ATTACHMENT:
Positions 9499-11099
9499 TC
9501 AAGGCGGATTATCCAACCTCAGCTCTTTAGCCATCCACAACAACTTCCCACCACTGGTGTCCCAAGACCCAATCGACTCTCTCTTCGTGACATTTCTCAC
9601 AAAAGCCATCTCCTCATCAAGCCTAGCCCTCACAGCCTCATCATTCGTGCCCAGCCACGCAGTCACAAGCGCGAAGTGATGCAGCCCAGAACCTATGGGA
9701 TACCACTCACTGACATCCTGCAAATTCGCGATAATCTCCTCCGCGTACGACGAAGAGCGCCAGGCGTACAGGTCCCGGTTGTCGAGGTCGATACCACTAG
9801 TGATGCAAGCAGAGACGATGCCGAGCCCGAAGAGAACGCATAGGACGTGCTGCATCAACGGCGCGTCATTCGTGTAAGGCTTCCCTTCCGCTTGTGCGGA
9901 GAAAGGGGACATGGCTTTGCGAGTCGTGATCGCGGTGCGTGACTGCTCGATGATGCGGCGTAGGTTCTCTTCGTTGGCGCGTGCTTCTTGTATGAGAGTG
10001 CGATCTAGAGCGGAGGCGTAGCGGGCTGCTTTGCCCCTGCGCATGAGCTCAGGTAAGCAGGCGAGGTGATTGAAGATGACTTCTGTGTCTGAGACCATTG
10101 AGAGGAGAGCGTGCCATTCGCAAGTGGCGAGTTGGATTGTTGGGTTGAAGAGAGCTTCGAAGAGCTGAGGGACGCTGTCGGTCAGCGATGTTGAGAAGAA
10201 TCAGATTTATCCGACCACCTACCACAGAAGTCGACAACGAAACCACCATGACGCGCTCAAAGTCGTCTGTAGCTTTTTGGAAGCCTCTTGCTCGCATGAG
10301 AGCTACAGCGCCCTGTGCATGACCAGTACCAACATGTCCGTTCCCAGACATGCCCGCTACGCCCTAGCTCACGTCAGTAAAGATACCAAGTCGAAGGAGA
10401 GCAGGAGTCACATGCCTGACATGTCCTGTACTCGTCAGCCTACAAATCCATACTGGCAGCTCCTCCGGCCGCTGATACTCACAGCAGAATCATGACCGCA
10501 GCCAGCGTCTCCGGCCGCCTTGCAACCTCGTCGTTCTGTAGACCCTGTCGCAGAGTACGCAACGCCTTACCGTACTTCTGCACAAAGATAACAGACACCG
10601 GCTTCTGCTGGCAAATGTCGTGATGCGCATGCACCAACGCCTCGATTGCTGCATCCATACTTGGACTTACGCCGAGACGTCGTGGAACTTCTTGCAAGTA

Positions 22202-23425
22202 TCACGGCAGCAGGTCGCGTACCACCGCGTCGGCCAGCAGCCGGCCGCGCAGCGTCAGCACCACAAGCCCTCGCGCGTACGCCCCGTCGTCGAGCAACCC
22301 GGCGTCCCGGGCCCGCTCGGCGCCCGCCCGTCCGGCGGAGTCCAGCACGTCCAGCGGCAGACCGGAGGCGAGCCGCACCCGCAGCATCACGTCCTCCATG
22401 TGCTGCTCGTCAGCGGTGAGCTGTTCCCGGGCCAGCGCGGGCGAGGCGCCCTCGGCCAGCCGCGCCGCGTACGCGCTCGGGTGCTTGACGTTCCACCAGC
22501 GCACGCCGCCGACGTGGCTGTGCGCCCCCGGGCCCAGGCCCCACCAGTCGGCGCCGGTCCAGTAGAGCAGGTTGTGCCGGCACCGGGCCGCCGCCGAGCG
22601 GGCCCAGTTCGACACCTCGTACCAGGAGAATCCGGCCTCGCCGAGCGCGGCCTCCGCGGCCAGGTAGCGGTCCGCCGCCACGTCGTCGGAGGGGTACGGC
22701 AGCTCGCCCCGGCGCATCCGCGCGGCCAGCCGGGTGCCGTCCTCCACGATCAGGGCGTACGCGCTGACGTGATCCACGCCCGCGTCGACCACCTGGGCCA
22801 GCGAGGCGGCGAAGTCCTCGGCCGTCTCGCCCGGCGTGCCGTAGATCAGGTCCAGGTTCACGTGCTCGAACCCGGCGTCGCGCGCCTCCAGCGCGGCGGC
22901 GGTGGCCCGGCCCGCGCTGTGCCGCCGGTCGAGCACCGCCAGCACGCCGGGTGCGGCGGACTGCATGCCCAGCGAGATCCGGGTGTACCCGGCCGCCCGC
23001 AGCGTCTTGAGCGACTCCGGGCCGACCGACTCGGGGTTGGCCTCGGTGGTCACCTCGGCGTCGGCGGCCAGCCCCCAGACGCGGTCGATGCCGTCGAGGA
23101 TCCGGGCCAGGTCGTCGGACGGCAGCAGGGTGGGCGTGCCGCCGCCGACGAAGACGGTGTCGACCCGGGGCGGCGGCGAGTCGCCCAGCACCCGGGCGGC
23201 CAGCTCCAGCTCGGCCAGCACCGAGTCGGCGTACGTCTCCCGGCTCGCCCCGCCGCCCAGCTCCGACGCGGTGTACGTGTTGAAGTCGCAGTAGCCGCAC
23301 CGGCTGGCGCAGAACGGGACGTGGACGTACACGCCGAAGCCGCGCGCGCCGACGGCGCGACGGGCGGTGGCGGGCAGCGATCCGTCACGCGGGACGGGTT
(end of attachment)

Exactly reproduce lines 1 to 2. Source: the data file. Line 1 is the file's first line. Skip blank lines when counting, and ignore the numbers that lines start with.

Positions 9499-11099
9499 TC